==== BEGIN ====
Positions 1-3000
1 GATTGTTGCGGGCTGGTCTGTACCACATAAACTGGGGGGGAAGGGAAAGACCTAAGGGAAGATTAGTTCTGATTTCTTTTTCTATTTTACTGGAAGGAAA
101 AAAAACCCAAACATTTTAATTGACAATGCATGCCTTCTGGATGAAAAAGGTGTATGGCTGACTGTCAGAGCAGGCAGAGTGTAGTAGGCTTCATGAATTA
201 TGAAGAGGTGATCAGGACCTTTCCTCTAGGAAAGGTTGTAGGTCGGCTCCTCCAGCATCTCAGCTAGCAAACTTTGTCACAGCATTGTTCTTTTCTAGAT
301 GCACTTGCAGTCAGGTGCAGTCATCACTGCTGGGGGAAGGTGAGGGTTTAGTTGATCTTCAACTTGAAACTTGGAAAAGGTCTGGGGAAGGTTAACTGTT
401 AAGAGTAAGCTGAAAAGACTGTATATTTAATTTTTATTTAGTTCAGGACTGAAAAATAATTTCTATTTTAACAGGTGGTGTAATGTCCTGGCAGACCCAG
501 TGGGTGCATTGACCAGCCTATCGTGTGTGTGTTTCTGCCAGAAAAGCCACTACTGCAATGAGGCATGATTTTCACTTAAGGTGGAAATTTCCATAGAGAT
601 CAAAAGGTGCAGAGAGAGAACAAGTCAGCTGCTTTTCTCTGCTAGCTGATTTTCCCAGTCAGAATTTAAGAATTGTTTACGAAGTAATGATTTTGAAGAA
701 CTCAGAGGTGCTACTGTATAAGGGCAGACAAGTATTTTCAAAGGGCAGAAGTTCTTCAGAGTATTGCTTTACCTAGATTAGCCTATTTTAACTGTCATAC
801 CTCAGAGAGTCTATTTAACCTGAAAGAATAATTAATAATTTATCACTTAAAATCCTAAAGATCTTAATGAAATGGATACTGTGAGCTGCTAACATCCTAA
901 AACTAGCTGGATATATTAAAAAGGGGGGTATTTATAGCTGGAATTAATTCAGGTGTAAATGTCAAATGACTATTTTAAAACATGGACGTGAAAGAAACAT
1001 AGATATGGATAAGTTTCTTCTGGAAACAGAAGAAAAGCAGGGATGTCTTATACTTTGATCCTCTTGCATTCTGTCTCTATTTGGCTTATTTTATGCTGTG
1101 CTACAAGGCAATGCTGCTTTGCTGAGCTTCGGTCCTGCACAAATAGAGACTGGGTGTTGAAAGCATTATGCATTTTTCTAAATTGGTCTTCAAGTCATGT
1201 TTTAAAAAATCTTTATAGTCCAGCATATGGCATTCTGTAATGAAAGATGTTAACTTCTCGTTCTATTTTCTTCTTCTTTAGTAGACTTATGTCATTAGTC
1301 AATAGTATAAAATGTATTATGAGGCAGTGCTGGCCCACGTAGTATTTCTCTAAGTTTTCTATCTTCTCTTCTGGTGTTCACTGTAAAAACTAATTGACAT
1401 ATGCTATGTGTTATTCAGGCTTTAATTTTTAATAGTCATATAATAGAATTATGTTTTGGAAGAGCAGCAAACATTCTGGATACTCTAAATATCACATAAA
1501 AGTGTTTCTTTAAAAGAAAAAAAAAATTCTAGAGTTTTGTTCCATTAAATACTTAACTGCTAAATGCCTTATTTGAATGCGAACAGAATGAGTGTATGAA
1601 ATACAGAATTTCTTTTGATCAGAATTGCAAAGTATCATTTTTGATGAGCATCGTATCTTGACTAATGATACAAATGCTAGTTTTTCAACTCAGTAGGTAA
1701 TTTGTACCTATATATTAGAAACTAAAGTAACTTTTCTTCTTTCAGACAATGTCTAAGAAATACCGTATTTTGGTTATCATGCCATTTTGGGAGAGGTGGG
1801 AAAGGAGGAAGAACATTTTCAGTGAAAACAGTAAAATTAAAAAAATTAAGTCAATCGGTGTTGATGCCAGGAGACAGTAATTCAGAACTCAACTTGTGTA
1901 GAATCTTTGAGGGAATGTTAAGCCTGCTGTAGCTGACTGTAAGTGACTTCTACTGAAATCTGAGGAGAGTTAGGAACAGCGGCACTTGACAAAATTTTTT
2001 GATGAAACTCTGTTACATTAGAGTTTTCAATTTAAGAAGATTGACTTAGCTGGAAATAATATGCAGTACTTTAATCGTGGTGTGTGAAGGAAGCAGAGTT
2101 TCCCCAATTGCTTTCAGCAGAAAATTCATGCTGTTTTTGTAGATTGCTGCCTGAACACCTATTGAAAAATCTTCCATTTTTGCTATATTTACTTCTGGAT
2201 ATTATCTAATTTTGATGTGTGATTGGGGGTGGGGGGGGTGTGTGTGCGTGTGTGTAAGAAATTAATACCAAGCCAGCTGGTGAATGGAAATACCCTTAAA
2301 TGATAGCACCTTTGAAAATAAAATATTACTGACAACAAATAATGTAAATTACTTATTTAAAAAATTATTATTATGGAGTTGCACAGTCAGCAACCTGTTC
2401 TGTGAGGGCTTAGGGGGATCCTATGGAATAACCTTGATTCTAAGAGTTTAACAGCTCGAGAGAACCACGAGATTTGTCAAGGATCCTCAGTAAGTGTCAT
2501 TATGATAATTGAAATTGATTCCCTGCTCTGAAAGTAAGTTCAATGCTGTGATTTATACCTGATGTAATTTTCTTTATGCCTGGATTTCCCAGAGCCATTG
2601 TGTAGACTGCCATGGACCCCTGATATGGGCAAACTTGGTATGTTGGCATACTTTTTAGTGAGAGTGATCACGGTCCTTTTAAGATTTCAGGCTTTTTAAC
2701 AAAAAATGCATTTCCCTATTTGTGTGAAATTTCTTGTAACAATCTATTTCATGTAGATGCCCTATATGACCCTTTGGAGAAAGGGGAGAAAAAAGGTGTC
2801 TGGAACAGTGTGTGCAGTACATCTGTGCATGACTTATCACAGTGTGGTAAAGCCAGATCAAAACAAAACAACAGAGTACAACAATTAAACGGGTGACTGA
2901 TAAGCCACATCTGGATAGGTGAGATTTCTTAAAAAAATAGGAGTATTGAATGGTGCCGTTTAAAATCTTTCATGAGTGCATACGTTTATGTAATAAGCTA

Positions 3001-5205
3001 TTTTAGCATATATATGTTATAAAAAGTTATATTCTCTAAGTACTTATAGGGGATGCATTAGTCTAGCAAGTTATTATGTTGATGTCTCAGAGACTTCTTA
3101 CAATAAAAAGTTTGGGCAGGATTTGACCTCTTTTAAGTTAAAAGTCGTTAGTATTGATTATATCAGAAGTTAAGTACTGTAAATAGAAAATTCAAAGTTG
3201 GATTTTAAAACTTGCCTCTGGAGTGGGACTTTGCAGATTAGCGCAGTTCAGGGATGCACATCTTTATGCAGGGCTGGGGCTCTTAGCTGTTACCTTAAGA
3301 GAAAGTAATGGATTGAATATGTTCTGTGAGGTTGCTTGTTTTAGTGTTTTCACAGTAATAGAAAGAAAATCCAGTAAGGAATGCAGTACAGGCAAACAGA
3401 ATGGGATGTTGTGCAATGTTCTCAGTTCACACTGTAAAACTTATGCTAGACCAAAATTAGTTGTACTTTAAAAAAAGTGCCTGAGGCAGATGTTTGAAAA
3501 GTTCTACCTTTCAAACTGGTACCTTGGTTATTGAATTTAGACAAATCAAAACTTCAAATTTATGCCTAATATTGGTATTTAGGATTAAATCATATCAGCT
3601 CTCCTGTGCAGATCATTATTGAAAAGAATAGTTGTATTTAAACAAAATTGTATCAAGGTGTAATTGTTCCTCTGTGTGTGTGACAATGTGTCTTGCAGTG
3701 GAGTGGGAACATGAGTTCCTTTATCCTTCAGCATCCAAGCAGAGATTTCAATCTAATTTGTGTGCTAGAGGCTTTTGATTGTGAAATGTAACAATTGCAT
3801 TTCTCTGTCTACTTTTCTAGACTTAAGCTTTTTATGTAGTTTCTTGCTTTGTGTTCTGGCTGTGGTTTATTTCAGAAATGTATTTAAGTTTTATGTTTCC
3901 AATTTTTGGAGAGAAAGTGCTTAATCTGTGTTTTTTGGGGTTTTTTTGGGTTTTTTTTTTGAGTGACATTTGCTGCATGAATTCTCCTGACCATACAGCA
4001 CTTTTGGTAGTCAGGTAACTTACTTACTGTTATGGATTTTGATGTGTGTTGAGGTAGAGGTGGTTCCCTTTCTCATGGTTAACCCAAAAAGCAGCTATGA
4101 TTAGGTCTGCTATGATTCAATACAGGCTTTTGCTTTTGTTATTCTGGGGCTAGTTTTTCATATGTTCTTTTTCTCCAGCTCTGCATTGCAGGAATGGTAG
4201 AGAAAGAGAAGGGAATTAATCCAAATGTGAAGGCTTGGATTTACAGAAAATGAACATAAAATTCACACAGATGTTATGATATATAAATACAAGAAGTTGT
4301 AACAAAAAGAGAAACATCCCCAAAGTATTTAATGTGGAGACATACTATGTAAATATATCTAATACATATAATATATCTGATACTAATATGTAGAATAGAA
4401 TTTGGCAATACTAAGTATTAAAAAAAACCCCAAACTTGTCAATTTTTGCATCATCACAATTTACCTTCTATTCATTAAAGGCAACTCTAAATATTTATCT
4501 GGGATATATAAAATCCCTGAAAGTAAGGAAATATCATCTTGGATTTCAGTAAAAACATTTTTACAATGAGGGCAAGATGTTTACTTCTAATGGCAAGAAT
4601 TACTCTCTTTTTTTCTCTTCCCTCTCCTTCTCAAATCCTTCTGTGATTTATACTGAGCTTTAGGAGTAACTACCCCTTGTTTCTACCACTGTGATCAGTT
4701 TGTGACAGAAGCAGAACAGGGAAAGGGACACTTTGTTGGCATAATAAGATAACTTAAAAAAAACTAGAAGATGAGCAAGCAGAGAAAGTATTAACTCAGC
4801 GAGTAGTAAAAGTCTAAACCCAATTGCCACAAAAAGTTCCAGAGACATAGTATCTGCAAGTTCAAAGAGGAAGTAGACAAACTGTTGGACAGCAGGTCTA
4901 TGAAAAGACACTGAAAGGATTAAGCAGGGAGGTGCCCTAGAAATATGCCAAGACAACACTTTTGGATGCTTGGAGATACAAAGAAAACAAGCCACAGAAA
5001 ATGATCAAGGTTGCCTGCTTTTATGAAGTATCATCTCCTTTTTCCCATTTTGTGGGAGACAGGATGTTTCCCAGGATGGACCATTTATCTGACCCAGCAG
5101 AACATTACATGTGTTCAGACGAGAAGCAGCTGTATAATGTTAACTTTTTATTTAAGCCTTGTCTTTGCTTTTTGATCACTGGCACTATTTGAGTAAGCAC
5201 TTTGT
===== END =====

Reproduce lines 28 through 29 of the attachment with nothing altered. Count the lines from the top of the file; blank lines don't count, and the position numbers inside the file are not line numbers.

2601 TGTAGACTGCCATGGACCCCTGATATGGGCAAACTTGGTATGTTGGCATACTTTTTAGTGAGAGTGATCACGGTCCTTTTAAGATTTCAGGCTTTTTAAC
2701 AAAAAATGCATTTCCCTATTTGTGTGAAATTTCTTGTAACAATCTATTTCATGTAGATGCCCTATATGACCCTTTGGAGAAAGGGGAGAAAAAAGGTGTC